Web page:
What are decodable books?
Why does your child need decodable books?
Learning to read is not a natural process.
While learning to talk is a natural process that all human beings are wired for and which occurs when children are surrounded by language, learning to read is not natural.
To become readers, children need to know how spoken words connect to print. They need systematic, synthetic phonics instruction and they need to practise their reading skills with decodable books. There are hundreds of studies that support this.
If children haven’t grasped the basics of sounding out words in primary school, by the time they get to high school, they’re so far behind that their self-esteem may be damaged.
While being exposed to books and growing up in a language-rich environment may help some children learn to read, for many children, especially those with specific learning difficulties, exposure alone will not be enough.
For many children, decodable books are a fundamental part of the learning to read process. In this post, we’ll be covering what decodable books are, why they are an essential part of learning to read and where you can get some decodable books for your child.
So what is a decodable book?
Decoding is essentially sounding out letters.
Decodable books use stories constructed using words with phonetically controlled spelling patterns. These books contain the sounds and spellings that the child has been explicitly taught. The child then uses their knowledge of letters (graphemes) and sounds (phonemes) to read the words in the text on their own, without guessing.
Decodable books also contain high frequency words such as ‘was,’ and ‘the.’ These books are fantastic as they allow children to gain confidence as they sound out the words while practising their reading fluency.
These books also allow children to practise the crucial reading skills of blending and segmenting and help to build fluency and mastery with previously taught sounds.
Decodable readers are a crucial part of a systematic synthetic phonics approach to teaching reading. This approach involves teaching a small number of sounds at a time, and gradually adding in more sounds and spellings in a defined sequence.
Decodable books match a child’s current skill level
A child at the beginning stages of reading who has learned the spellings and the sounds that are associated with s a t p i n – will be able to decode and read simple words using these sounds like ‘mat’ sat’ ‘pin’ sit’ ‘tin.’ They will not be able to read more complex words like ‘train’ and ‘seed.’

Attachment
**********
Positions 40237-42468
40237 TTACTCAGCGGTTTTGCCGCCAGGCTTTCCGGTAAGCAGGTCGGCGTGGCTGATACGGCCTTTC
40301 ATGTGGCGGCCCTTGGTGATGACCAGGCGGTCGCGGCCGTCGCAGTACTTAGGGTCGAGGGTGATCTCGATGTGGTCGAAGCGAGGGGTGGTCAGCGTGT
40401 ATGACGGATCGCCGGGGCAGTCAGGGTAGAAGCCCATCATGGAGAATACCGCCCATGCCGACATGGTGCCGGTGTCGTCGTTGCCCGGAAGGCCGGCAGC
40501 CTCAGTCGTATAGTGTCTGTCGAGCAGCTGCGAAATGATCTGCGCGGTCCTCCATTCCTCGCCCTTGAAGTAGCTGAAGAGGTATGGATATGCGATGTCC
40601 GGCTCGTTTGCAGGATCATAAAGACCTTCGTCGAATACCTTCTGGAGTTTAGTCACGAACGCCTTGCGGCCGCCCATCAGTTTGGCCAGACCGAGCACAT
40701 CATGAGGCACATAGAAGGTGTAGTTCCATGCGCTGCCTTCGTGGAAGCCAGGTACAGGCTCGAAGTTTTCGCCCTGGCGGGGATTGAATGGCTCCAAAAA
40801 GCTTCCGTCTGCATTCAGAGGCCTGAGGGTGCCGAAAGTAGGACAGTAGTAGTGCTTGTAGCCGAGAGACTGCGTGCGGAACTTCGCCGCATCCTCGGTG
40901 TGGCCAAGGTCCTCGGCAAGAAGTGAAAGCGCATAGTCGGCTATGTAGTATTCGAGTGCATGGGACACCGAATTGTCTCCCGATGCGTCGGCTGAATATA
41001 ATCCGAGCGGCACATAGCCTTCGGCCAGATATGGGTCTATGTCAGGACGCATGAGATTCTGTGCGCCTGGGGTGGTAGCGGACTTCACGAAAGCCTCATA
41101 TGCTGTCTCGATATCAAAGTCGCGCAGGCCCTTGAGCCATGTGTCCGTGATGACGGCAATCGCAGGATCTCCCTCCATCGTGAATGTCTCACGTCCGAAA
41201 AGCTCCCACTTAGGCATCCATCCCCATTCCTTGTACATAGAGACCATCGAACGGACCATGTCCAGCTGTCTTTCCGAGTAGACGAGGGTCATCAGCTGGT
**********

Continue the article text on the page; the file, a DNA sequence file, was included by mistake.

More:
A decodable book contains sounds and spellings that MATCH the child’s current letter and sound knowledge so the child has the necessary skills to read the words in those books.
On the other hand, a child with a take home reader which is predictable, like the one below, – relies on poor reading strategies. As they don’t yet have the knowledge to read words like ‘train, ‘bulldozer’ and ‘engine.’
So they guess. And look at the picture for clues. Which is not reading. It’s guessing.
To learn to fluently read, children need practise between the sounds and spelling patterns they are learning and the text they are seeing in their own books.
Whereas, when a child reads a fully decodable book, the only reading strategy they are using is sounding and blending words.
The child is linking the sound and letter patterns straight away and is able to improve fluency, accuracy and speed with those sounds and letters.
Being able to read the words, rather than guessing and hoping they’re right, builds the child’s confidence and teaches the child that reading is a code that they are learning to crack.
With continued reading practise and explicit teaching, the child will read increasingly more complex texts.
So, what decodable books are suitable for my child?
When choosing a decodable book, first consider what your child has been taught through phonics instruction.
The teaching sequence and the decodable book content must match up so children can sound out and blend the words in the book.
Beginning decodable books contain only simple phonic knowledge. Your child may have been introduced to the beginning sounds of SATPIN. Therefore, a beginning reader, who is learning to blend CVC (3 letter words) should start with books which contain only CVC words.
If you child is learning the consonant digraphs ck sh wh th – choose books which incorporate those phonic patterns.
If you child is learning about the sounds and associated alternative spellings for the /ae/ sound – focus on decodable books contain those spelling patterns – i.e. ai ay a_e ea a
Where can I get decodable readers?
The easiest way to get your child reading a decodable book at home is to download some apps.
Decodable books you can download as an app
- Little Learners Love Literacy
- Decodable Readers Australia
- Fitzroy Sounding Readers
- Oz Readers
- TAP teen and adult phonics library
Decodable books are for older learners, too.
Decodable books aren’t just for beginning readers.
The phonic books catch-up series are suitable for children aged 8-14 who have gaps in their phonics knowledge. Decodable books for older students focus on one phoneme (sound) and the alternative spellings for that sound. These books progressively allow children to practise fluency with the alternative spellings for the same sound. This assists older learners to build their reading fluency.
At Learning Works Hub we love decodable books.
Decodable books are fantastic and should be part of every reading lesson.
There are plenty of options to incorporate a decodable book into your child’s reading routine.